Today I'm grateful for survival. It's been a long day. Up before 5:00 a.m. and it's 12:08 a.m. as I type.
My day started off with Pilates (my muscles are still screaming for mercy from yesterday's cardio workout), and then I got my oldest up for school. My sister-in-law called at 6:30 a.m. to see if she could drop Kasey off to get on the bus, since there has been yet another hiccup in "the saga". I'm finding that as I get older, the less I like to deal with foolishness, and right now it's running rampant around here. My patience grows thin. And I'm not particularly pointing fingers at just one source here, just so you know.
Aw well . . . it's not mine to worry about, so on to the rest of my day. Dad called around 8:30 a.m. asking if I could go down and check on one of the sows, which was close to having pigs, since no one would be home until later in the afternoon. So I pulled on my coveralls and my rubber boots and trudged through the snow to check on her.
She was doing fine.
So I headed back out into the snow, and played around in some of the old buildings while I was there.
The old farrin' (farrowing) house, has seen MUCH better days, but I tromped inside to see if anything had changed, from when I used to clean it out every afternoon, back in my youth. Some of the solar panels had caved in and it was snowing through the roof . . .
and the building wasn't in the best shape, but it afforded me the opportunity to get some nice photos, out of the wet snowy weather.
Then I moved to the equipment shed to plug in the tractor, to haul hay to the cows. Luckily my brother showed up just in time to take care of that task.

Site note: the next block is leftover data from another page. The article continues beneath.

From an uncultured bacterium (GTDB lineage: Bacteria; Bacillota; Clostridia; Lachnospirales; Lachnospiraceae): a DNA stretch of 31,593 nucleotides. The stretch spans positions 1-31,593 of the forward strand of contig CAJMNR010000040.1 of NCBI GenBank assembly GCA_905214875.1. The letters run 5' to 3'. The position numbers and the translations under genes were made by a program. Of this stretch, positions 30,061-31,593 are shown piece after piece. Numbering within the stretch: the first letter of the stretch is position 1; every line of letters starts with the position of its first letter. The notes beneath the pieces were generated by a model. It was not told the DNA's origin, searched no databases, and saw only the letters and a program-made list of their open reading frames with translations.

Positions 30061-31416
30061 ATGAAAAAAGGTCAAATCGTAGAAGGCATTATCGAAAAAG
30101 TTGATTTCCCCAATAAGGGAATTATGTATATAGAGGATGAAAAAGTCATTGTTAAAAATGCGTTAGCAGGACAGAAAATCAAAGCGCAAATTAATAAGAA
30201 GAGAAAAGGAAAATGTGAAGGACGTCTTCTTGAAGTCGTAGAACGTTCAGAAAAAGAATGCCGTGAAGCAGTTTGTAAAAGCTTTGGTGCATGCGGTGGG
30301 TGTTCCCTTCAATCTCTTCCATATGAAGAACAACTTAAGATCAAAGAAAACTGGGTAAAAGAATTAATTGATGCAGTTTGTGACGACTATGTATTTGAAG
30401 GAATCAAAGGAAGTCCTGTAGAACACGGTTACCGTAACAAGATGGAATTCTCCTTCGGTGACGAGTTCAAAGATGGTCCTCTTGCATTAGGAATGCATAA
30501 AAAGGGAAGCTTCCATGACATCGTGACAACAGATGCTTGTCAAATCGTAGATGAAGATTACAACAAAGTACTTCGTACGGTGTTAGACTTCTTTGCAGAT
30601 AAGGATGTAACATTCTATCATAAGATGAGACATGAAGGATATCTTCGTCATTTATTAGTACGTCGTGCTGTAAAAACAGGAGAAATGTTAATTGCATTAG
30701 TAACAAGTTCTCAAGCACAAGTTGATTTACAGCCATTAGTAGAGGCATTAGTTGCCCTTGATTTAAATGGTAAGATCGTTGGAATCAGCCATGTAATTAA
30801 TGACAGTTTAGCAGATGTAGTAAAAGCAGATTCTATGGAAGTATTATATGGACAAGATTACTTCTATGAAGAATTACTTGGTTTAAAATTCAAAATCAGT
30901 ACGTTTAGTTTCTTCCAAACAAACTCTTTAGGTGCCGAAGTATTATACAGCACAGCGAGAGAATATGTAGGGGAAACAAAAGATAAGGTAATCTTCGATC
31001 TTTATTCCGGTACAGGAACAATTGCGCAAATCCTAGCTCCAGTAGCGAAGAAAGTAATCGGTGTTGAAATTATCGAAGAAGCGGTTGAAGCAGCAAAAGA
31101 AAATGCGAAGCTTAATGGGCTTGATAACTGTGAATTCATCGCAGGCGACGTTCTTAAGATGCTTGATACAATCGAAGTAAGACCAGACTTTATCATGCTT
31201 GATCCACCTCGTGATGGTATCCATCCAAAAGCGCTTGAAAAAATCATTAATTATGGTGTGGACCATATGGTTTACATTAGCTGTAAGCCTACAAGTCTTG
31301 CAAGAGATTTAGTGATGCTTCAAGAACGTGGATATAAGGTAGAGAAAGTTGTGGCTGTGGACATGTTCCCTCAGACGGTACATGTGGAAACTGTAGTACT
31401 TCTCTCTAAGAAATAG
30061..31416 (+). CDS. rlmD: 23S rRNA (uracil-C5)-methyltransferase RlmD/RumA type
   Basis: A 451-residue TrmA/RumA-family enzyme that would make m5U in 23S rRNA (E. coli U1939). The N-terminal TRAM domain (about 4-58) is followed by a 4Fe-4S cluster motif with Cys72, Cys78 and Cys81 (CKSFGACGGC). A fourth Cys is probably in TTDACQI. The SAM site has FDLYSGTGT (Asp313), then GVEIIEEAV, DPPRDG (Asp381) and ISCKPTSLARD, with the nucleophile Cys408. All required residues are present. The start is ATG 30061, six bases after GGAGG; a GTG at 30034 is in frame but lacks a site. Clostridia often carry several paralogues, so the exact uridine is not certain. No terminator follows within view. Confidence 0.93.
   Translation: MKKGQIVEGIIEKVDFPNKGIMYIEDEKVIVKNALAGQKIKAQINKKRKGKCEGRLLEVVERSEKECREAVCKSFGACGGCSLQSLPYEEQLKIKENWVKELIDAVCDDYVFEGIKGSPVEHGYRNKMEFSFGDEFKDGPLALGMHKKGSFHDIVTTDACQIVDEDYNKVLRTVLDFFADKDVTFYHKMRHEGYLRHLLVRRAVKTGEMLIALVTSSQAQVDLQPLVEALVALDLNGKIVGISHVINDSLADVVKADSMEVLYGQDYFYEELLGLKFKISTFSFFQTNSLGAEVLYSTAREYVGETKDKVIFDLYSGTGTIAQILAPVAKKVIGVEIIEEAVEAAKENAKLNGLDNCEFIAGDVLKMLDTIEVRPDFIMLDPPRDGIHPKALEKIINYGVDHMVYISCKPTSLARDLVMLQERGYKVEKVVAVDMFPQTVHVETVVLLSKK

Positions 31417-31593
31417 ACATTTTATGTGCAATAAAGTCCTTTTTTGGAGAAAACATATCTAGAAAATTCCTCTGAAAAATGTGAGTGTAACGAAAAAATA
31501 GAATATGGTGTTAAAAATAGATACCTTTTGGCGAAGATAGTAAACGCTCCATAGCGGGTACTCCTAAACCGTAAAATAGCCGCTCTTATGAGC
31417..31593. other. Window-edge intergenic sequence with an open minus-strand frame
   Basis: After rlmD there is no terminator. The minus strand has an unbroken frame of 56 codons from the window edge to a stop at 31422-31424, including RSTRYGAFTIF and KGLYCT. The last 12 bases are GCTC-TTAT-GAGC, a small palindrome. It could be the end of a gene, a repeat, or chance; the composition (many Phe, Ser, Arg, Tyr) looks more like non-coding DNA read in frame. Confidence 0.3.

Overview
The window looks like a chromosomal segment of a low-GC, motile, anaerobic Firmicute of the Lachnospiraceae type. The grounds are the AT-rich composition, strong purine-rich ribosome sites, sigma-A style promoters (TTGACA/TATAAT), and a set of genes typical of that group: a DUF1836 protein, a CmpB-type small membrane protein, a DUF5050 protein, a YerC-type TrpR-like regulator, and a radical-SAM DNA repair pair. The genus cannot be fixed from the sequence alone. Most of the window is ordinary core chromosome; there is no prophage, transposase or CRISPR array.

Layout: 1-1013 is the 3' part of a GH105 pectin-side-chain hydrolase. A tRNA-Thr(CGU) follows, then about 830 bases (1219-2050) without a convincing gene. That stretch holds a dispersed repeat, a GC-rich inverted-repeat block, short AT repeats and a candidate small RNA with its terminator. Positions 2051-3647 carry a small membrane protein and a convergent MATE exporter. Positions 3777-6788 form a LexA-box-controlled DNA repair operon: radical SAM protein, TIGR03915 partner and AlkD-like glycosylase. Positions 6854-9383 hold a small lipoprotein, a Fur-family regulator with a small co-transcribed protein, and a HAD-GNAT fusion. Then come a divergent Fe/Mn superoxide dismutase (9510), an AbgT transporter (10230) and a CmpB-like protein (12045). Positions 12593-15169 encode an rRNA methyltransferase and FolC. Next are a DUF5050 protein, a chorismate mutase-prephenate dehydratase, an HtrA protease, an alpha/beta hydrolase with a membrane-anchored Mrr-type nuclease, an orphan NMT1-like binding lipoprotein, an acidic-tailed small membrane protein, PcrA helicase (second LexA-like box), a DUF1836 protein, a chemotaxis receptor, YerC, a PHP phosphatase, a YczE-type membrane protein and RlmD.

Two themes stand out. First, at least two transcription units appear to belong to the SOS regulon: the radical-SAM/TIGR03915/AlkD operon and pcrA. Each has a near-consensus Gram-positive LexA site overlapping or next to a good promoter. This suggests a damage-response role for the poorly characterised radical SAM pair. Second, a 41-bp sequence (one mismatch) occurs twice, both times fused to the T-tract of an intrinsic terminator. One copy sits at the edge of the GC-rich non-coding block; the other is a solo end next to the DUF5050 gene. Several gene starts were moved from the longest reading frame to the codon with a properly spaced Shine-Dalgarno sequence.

When I got back in, Dave fixed Eli some oranges . . .
and then got back to work on his term paper.
After lunch, we all headed out to Bayleigh's school Valentine's party. (Dave actually had another Friday off, and got to go with us!)
Eli quickly found something to keep him occupied, while I took pictures.
When we finished up at school, we headed to the bulk food store. So many wonderful spices and cooking supplies, that you can't just buy at your regular grocery store.
And so many neat sights along the way. This group of Mennonites rely on bicycles . . .
and buggys to get them where they need to go.
They have their own little community with folks who specialize in so many different things. Saddle making and repair, furniture making, greenhouses, stone and concrete . . . it's just amazing. I can't help but think that these people have it so much better than the rest of us. Even without all the frills of technology.
And here it is 12:30 a.m. on the 13th. I'm glad I can sleep in a little in the morning. Basketball camp doesn't start until 10:30 a.m. Maybe I can improve on my action photography tomorrow. We'll see what I can come up with.